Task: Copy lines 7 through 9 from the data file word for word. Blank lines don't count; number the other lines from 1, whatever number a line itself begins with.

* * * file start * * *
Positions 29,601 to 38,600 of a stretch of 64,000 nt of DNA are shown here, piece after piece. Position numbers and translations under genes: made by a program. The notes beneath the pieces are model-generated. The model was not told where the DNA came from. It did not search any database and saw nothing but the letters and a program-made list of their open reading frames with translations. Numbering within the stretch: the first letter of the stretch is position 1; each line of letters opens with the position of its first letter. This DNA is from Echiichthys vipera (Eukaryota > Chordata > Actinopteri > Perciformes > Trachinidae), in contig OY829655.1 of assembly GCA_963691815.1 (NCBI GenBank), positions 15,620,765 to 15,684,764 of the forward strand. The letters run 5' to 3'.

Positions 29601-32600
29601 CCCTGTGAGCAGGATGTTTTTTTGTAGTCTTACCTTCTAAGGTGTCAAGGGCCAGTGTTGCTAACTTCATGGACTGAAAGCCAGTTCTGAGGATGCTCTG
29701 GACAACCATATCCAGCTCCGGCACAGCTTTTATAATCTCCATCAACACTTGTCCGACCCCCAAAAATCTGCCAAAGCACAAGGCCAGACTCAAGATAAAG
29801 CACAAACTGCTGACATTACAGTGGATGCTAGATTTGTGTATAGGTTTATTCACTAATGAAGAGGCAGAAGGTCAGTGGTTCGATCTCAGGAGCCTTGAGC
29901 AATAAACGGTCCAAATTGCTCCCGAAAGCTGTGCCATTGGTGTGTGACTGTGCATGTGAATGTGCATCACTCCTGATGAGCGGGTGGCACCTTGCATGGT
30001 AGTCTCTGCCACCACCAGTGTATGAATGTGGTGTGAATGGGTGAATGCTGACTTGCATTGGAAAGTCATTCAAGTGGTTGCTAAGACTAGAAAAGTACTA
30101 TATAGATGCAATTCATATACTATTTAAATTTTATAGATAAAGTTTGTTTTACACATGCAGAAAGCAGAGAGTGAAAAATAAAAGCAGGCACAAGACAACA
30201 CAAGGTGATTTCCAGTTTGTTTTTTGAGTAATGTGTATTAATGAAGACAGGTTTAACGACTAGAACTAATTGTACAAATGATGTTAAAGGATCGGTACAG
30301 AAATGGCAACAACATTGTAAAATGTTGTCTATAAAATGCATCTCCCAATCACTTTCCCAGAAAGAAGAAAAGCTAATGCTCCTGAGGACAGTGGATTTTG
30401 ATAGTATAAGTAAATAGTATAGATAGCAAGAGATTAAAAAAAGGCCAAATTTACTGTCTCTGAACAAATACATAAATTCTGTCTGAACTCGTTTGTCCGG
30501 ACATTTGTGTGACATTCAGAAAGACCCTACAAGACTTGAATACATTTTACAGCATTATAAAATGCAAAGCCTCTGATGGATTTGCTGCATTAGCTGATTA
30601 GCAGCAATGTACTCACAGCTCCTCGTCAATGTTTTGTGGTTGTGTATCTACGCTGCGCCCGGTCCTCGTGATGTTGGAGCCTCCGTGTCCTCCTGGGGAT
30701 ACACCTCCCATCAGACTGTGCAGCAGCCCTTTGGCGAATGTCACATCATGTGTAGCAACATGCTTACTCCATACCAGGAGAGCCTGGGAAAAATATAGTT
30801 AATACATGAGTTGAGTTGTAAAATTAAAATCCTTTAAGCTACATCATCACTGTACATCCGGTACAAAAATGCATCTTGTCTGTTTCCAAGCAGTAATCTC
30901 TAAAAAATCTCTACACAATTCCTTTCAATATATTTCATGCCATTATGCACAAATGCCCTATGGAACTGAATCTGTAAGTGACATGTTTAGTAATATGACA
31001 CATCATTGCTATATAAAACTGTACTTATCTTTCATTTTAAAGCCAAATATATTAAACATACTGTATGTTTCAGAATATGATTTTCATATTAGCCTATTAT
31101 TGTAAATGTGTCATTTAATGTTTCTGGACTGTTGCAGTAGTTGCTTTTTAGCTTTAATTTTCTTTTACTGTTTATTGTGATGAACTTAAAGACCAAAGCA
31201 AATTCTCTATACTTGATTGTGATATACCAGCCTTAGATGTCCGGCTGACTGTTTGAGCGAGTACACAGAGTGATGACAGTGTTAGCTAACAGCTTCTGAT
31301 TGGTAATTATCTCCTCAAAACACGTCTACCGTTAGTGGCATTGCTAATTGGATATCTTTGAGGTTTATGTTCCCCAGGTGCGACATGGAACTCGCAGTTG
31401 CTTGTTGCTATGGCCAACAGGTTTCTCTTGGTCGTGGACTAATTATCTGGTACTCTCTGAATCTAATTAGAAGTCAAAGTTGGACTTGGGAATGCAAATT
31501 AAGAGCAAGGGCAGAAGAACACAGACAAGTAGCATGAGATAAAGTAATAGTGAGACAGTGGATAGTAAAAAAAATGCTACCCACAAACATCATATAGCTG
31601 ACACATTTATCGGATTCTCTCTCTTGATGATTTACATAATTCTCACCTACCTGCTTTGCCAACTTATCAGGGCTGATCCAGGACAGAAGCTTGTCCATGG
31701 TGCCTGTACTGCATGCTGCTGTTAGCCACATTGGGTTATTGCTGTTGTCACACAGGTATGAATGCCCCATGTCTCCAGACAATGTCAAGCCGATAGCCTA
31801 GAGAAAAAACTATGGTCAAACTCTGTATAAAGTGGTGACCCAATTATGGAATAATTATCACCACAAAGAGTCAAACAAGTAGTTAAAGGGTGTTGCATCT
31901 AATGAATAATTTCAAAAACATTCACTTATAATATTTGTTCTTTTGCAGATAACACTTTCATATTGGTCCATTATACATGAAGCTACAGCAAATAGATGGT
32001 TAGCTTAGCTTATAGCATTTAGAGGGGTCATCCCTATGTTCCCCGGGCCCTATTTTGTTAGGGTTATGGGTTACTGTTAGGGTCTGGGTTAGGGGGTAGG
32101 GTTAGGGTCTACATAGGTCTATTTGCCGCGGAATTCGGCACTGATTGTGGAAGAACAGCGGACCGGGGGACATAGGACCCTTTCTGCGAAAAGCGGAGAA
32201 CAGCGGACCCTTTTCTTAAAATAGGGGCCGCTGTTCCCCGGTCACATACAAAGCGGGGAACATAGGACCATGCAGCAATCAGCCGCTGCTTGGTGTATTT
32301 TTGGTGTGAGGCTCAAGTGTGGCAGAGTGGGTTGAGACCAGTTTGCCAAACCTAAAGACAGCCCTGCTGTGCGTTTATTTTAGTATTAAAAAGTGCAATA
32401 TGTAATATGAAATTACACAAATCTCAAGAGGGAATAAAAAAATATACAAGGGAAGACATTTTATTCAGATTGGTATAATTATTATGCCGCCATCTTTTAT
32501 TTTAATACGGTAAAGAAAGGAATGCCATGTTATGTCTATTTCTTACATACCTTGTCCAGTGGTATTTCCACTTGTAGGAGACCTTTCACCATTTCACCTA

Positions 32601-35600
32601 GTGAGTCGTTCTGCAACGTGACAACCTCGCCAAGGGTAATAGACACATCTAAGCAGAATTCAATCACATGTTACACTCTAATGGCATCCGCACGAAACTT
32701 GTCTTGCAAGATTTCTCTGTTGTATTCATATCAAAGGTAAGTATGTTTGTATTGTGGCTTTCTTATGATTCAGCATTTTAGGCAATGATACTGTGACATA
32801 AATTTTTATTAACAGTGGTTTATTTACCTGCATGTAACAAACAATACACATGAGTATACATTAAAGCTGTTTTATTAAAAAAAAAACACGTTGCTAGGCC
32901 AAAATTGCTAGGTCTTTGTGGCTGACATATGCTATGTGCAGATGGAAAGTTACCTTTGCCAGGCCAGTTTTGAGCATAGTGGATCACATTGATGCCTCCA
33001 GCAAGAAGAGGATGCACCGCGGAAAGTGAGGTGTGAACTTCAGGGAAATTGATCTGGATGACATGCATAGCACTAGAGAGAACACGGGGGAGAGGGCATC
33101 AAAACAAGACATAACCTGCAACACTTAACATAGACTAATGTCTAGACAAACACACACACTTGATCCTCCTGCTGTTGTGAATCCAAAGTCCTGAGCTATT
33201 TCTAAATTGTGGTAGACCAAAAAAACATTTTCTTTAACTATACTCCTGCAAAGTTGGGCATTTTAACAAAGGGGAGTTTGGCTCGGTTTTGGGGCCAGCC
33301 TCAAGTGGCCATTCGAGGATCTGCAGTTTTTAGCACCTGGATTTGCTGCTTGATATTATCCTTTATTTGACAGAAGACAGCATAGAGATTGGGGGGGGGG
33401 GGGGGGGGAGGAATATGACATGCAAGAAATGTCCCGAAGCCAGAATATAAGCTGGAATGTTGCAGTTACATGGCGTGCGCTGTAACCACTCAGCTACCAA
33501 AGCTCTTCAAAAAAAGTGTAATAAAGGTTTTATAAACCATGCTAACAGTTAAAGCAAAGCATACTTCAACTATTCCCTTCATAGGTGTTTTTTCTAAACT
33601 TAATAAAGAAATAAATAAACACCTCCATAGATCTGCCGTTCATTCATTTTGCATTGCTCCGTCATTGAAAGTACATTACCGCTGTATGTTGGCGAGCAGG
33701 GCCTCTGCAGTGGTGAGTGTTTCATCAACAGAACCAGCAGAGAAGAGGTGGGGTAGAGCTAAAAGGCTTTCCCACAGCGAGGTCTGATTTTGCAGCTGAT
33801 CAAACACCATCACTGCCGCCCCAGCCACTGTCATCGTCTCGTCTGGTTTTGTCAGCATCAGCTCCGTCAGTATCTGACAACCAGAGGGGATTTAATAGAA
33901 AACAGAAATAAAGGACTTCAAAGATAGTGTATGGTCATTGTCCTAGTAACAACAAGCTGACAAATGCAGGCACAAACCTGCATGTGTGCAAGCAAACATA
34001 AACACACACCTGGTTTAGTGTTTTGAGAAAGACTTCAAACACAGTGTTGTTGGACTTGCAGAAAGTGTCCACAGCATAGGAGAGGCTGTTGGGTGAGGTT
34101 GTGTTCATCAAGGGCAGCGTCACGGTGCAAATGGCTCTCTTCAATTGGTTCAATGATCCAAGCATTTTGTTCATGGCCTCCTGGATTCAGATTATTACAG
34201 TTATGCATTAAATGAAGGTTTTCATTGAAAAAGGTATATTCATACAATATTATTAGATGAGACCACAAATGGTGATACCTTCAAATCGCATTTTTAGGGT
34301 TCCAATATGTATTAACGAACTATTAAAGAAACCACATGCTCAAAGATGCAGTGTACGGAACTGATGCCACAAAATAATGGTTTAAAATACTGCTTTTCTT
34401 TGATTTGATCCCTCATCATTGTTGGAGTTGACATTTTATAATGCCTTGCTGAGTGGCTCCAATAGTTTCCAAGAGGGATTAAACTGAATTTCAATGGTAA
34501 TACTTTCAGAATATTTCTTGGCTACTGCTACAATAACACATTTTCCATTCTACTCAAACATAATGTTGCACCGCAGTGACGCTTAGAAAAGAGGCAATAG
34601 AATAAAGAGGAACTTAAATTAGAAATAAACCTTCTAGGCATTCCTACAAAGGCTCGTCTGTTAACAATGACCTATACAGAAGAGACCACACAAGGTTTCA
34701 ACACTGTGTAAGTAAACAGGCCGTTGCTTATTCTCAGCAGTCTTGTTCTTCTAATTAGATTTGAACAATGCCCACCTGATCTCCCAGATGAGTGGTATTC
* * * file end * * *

30001 AGTCTCTGCCACCACCAGTGTATGAATGTGGTGTGAATGGGTGAATGCTGACTTGCATTGGAAAGTCATTCAAGTGGTTGCTAAGACTAGAAAAGTACTA
30101 TATAGATGCAATTCATATACTATTTAAATTTTATAGATAAAGTTTGTTTTACACATGCAGAAAGCAGAGAGTGAAAAATAAAAGCAGGCACAAGACAACA
30201 CAAGGTGATTTCCAGTTTGTTTTTTGAGTAATGTGTATTAATGAAGACAGGTTTAACGACTAGAACTAATTGTACAAATGATGTTAAAGGATCGGTACAG